Capital Commentary is the weekly current-affairs publication of CPJ, written to encourage the pursuit of public justice.
Faith Communities and Dedicated Citizens Play a Key Role in Animal Protection
May 11, 2012
By Christine Gutleben
Grounded in the biblical call to care for God’s creatures, communities of faith have long played a vital role in the history of advocating protection for animals. As citizens engage in local and state policy to prevent inhumane treatment, the critical support of faith leaders and their communities has opened the way for a more humane society.
A brief scan of history reveals a long-standing tradition of advocacy for animal welfare within the Christian community. For example, the first-ever piece of animal welfare legislation, the “Bill for the Cruel and Improper Treatment of Cattle,” was passed in England in 1824 after faith leaders campaigned for the measure. Two years later, Rev. Arthur Broome and the evangelical parliamentarian William Wilberforce established the Society for the Prevention of Cruelty to Animals, which worked to protect horses and animals in markets and slaughterhouses and to “effect a change in the moral feelings of those who had the control of animals.”
Not surprisingly, the Humane Society of the United States (HSUS), the nation’s largest animal protection organization, owes much of its success to the support of clergy and religious individuals. Two of the organization’s presidents were also pastors whose combined leadership spanned 35 years. In 1955, during the first annual report to the members of HSUS, then Chairman of the Board Robert Chenoweth said, “Our faith is that there is a God who created all things and put us here on Earth to live together. Our creed is that love and compassion are due from the strong to the weak … If we hold this faith and accept this creed, we are morally bound to be teachers and preachers and evangelists.”
Today, HSUS receives assistance from a Faith Advisory Council and maintains a Faith Outreach program. Its work to protect animals includes supporting public policies at the state and federal levels, as well as citizens’ ballot initiatives, among other efforts.
In the case of farm animal welfare, citizen initiatives, followed by state laws, led to unprecedented industry support for federal regulation. In 2008, HSUS spearheaded a campaign in California to ban three types of extreme confinement of farm animals: the confinement of veal calves in small crates that prevent them from turning around; the detention of egg-laying hens in cages too small to allow hens to even spread their wings; and the confinement of breeding pigs in gestation crates, cages roughly the same size as the animals’ bodies, which virtually immobilize the pigs for most of their lives. Hundreds of faith leaders endorsed this measure and many more lent support by collecting signatures, hosting informative meetings, panel discussions and film screenings. Prior to the California campaign, HSUS worked on similar ballot measures in Florida and Arizona.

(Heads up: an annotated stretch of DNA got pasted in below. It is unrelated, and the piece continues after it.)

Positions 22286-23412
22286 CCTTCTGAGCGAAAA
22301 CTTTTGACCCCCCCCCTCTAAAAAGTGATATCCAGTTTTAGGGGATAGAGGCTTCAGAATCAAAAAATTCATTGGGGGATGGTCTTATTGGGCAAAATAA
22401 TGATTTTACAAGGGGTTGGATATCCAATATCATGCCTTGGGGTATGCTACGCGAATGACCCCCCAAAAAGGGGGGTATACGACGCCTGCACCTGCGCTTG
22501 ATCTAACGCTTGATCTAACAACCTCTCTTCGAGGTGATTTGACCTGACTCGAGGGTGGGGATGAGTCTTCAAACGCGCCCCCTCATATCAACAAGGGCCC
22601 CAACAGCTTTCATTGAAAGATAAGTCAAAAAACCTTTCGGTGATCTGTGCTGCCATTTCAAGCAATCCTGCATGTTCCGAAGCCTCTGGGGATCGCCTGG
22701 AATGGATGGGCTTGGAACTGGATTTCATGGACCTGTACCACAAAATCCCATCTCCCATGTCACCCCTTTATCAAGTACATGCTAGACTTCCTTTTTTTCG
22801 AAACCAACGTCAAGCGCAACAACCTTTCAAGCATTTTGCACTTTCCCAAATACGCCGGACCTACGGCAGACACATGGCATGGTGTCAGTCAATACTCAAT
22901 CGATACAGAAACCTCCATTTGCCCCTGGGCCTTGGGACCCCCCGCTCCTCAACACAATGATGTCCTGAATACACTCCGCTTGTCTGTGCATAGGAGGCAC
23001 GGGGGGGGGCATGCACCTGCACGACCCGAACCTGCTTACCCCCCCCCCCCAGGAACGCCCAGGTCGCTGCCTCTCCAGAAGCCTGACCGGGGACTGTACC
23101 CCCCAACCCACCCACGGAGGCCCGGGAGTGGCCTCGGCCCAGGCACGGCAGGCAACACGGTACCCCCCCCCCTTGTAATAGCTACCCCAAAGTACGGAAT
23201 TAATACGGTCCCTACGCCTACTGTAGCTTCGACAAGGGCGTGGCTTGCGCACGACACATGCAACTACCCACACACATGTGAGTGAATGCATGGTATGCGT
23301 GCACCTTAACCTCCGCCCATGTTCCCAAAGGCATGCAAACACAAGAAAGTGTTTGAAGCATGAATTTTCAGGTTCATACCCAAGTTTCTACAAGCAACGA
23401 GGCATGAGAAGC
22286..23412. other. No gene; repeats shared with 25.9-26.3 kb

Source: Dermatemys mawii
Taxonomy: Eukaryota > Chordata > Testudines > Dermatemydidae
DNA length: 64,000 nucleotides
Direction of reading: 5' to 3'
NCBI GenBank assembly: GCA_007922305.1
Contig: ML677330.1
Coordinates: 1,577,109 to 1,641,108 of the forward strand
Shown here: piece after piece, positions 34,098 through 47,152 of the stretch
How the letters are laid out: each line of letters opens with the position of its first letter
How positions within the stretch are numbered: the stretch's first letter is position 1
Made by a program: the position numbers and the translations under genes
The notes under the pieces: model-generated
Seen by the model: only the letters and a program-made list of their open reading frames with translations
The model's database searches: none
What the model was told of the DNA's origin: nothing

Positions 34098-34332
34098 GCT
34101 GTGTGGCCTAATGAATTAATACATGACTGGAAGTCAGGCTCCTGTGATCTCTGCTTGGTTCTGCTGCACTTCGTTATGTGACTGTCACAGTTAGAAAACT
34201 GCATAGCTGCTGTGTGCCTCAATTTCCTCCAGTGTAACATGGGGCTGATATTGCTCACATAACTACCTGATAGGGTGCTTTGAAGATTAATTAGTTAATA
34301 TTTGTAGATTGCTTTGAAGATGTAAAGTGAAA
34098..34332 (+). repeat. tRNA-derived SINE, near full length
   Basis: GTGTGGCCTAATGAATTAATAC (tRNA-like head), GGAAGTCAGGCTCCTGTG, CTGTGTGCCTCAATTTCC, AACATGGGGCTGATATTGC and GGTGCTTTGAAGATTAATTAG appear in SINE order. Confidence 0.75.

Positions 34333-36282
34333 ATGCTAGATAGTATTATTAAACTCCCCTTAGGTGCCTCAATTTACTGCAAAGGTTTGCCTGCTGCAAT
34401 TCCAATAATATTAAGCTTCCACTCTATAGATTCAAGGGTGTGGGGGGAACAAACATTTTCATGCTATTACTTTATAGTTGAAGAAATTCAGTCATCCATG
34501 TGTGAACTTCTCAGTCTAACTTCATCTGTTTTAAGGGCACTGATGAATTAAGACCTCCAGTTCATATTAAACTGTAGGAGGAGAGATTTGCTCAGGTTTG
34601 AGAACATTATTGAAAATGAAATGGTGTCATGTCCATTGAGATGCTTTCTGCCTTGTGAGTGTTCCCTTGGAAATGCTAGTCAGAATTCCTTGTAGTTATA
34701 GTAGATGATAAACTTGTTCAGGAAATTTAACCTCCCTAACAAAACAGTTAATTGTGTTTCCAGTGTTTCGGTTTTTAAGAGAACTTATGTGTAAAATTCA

In a testament to the strong concern California’s citizens have for animals, the ballot initiative garnered 63.5 percent of the statewide vote and won in 47 of 58 counties, including many rural and agricultural counties. The measure received more “Yes” votes than any citizen initiative in California’s electoral history. This victory was followed by similar successes in the statehouses in Maine and Michigan.
As a result of these and other ballot measures and state laws, in 2011 the United Egg Producers, which represents 90 percent of the U.S. egg industry, agreed to work with HSUS to jointly advocate for federal legislation to improve the treatment of laying hens and provide a stable future for egg farmers. If passed, the bill will essentially double the amount of living space for each bird and will implement a labeling program to aid consumers in making informed decisions. Many religious leaders have already endorsed this bill. A timeline of major farm animal protection advancements illustrates how much can be accomplished by the actions of dedicated, concerned citizens—working in their own cities, counties, and states.
From St. Basil in the 4th century who said, “God, may we realize that the animals live not for us alone but for themselves and for thee,” to the hundreds of religious leaders who endorsed the ballot measures and state policies to create better standards for farm animals in the U.S., faithful people have a rich history of acting on their concern about the welfare of God’s creatures. Christians can continue this tradition by advocating for animal welfare at the local and state levels, which can often to lead to impact on a national scale.
—Christine Gutleben is the senior director of faith outreach for The Humane Society of the United States.
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Capital Commentary is a weekly current-affairs publication of the Center for Public Justice. Published since 1996, it is written to encourage the pursuit of justice. Commentaries do not necessarily represent an official position of the Center for Public Justice but are intended to help advance discussion. Articles, with attribution, may be republished according to our publishing guidelines.”